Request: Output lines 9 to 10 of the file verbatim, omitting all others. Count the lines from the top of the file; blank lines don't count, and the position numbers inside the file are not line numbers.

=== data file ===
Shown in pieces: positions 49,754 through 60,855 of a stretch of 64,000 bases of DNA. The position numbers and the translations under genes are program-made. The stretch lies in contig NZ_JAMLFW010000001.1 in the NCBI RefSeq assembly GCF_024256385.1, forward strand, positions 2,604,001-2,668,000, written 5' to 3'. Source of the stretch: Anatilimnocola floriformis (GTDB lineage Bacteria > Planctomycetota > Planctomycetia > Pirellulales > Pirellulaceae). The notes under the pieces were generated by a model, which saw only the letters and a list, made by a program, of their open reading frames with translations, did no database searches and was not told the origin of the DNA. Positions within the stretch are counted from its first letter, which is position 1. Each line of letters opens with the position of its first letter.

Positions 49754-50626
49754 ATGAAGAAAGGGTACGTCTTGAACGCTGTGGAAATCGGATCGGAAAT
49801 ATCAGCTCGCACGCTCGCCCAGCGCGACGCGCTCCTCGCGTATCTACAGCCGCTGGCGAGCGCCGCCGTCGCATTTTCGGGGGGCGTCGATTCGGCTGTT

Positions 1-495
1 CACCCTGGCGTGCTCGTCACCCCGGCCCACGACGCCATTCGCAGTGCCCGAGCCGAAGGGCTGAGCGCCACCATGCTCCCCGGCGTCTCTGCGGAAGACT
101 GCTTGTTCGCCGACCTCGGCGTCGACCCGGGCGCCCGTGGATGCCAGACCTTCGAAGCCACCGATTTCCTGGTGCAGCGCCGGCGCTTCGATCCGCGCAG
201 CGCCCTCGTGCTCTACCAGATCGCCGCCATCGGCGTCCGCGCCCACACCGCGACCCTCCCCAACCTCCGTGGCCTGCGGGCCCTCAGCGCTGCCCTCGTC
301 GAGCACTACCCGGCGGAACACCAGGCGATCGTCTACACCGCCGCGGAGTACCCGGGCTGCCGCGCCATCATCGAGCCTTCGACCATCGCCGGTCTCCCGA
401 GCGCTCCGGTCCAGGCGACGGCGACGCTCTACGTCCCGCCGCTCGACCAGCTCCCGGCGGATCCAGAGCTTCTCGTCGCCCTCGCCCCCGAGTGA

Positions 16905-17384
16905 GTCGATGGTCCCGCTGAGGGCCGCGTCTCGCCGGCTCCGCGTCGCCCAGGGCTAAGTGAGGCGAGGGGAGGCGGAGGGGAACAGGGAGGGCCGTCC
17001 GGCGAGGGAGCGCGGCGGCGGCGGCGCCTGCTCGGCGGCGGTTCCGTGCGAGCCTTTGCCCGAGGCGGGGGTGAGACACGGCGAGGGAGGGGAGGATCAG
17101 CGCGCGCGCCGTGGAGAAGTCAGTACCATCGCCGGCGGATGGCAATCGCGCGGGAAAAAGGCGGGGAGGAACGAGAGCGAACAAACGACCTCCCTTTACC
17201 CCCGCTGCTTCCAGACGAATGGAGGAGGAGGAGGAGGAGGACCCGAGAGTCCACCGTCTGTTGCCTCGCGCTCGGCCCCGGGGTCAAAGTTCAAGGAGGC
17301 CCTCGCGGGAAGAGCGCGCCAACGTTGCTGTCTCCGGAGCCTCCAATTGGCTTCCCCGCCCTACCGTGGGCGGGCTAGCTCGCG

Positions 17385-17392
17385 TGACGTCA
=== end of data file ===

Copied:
301 GAGCACTACCCGGCGGAACACCAGGCGATCGTCTACACCGCCGCGGAGTACCCGGGCTGCCGCGCCATCATCGAGCCTTCGACCATCGCCGGTCTCCCGA
401 GCGCTCCGGTCCAGGCGACGGCGACGCTCTACGTCCCGCCGCTCGACCAGCTCCCGGCGGATCCAGAGCTTCTCGTCGCCCTCGCCCCCGAGTGA